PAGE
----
Time to upgrade the flipchart? Part3

In the final part in our series ‘Time to upgrade the flipchart?’, we reach a technology that will have the most dramatic effect on mediation, bringing efficiencies to case administration.

Technology 3 – Interactive pen + projector

Diagram showing how to setup the U-Board system

The interactive pen and projector solution is by far the most versatile type of technology, combining features of the ordinary whiteboard with digital technology. This enables drawing or writing as you would with a flipchart, combined with other programs which run on the computer. As you can imagine, this requires a degree of computer literacy which will put off some, and attract others.

Following discussions with several mediators, the one thing that emerged as the most time consuming element of mediations, and therefore an area which would benefit most from integrating technology, was the financial summary. To solve this problem, ideally the Interactive Whiteboard needs to integrate with a financial package which can present information quickly and easily. Many mediation services already use Excel for this purpose and therefore integrating with Excel is a key requirement.

After researching different interactive solutions available on the market, one clear winner emerged:- the Pen and Free U-Board. The U-Board enables you to write on a projected screen, capturing your handwriting, and allowing you to interact with Microsoft Office software. Using built-in functionality within Windows7 and Office (2007 and 2010), the interactive pen can be used to write in any Office program. This is converted using Optical Character Recognition (OCR) into characters (letters or numbers).

For example, you could use Excel to calculate a financial summary during a mediation. By defining formula within specific cells, and writing using the interactive whiteboard into  others, you can easily calculate the financial position. Once completed, the clients can sign the screen to indicate agreement. This prevents the need for correspondence after the mediation as both clients can leave with a full financial summary.

Information screens can be prepared prior to mediation and then completed during the session. These can then be used as templates for future mediations. With full integration with Microsoft Office, any documents can be completed directly on the projected image in front the clients or children.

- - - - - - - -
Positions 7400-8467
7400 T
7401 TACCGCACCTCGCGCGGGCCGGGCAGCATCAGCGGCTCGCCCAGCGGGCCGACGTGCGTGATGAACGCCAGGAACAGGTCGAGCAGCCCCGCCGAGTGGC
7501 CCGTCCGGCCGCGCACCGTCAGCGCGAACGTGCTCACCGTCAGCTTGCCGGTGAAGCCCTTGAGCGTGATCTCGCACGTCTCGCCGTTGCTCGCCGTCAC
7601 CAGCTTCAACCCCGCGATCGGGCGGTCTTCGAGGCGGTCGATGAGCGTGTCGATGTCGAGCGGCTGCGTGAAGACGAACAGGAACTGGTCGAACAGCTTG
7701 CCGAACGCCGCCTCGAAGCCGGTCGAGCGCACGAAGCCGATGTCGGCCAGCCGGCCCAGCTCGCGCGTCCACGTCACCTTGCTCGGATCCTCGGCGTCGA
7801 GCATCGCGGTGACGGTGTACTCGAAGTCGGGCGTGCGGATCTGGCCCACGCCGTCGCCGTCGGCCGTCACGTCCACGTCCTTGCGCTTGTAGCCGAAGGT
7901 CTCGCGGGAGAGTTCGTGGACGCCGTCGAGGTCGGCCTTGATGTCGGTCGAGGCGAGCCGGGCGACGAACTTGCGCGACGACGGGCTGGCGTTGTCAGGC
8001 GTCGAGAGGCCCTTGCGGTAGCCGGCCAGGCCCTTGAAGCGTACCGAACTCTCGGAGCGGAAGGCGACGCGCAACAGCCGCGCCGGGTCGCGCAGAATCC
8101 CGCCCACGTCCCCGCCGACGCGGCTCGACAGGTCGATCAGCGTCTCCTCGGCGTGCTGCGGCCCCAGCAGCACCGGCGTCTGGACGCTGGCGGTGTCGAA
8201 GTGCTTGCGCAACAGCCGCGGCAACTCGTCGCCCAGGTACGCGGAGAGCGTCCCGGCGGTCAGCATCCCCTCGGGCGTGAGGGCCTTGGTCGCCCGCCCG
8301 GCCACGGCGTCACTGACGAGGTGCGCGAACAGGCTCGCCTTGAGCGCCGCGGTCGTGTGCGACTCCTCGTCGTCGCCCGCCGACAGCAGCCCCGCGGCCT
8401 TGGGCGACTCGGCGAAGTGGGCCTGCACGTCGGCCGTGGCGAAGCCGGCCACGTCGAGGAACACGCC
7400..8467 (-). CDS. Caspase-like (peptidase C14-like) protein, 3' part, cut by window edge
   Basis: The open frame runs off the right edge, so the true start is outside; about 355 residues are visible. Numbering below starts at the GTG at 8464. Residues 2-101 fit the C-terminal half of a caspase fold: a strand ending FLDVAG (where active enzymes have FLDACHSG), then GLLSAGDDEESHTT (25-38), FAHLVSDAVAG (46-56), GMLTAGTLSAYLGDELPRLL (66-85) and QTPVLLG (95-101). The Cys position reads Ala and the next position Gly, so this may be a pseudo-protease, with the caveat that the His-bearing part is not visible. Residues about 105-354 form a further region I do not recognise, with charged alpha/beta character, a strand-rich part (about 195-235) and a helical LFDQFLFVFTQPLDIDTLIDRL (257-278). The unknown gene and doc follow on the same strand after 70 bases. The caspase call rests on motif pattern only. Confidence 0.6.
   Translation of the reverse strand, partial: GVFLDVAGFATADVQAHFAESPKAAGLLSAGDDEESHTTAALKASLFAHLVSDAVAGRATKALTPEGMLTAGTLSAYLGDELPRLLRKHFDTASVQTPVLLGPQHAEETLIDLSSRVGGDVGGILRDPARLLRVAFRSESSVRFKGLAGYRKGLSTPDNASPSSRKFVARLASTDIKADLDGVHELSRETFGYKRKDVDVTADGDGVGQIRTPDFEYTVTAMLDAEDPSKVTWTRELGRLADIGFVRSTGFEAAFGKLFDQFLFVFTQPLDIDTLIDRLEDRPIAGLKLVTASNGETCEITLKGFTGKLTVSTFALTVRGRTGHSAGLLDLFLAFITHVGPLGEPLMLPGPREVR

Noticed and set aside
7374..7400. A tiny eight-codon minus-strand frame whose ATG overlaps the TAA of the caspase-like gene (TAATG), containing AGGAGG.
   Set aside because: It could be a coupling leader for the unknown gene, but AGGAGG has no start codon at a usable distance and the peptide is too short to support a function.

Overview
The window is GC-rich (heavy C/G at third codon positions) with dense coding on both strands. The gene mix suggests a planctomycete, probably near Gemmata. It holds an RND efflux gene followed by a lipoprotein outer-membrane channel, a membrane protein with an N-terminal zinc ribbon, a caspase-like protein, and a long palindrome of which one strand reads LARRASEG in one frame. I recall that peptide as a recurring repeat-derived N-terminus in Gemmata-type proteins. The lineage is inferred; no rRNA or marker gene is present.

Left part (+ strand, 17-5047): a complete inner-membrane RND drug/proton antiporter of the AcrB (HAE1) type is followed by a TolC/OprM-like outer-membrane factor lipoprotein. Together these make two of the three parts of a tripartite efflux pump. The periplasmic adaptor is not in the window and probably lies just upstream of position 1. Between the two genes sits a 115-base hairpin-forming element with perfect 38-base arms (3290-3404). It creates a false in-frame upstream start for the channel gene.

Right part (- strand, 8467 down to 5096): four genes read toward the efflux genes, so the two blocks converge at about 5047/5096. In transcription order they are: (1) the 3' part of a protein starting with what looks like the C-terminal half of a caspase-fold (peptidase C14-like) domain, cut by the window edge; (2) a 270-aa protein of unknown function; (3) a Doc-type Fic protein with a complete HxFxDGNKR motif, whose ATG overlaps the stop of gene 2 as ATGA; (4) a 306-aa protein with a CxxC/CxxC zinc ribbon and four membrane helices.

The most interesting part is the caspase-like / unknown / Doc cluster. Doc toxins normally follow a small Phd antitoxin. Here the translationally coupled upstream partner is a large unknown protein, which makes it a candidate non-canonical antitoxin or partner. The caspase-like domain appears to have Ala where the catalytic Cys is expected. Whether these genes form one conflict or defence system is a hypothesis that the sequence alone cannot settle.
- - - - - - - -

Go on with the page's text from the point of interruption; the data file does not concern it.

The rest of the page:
Summary

So we can summarise the main advantages and disadvantages thus:

Pros
– captures handwriting
– interaction with word and excel enabling huge time saving
– OCR (converting handwriting to characters)

Cons
– technical setup required, and training to learn how to use
– requires additional equipment
– cost of equipment

Conclusion

Out of the three types of technology which could be used, this is the most advanced (and therefore complicated) but the most impacting. We’ve demonstrated the use of this system to a number of mediation services, and in each case the mediators have been amazed at how easy it is to use, and how powerful a tool it could be in mediation. By seeing how it can interact with Word and Excel, you will find new ways of carrying out mediations that will save time and effort and therefore streamline the process. Prices start from £465+VAT for the wired version and go to £540+VAT for the bluetooth version.

We will be demonstrating the interactive solution with pen and projector during September. If you’re attending the Resolution conference on the 27-28th September why not come and see the demonstration.

Addendum – Projector choices

Following on from our conference demonstrations, we’ve had a number of questions about types of projectors, and how close they can be positioned from the projection screen or wall. Typically they need to be at least 1.2m. A distance of 1.5m between projector and wall gives a 98 x 61cm (width x height) size for a widescreen image.

However short throw projectors enable you to get much closer, typically 0.5m from the projection screen / wall. This will give a 81 x 46cm (width x height) size for a widescreen image.

Time to upgrade the flipchart? Part2

In Part1 in our three part series of ‘Time to upgrade the flipchart?’, we discussed the merits of the electronic whiteboard. In Part2 we start to see how linking with computer technology, provides some clear benefits over the more traditional whiteboard and dry marker solutions.

Technology 2 – Laptop + Digital LCD screen

Picture 1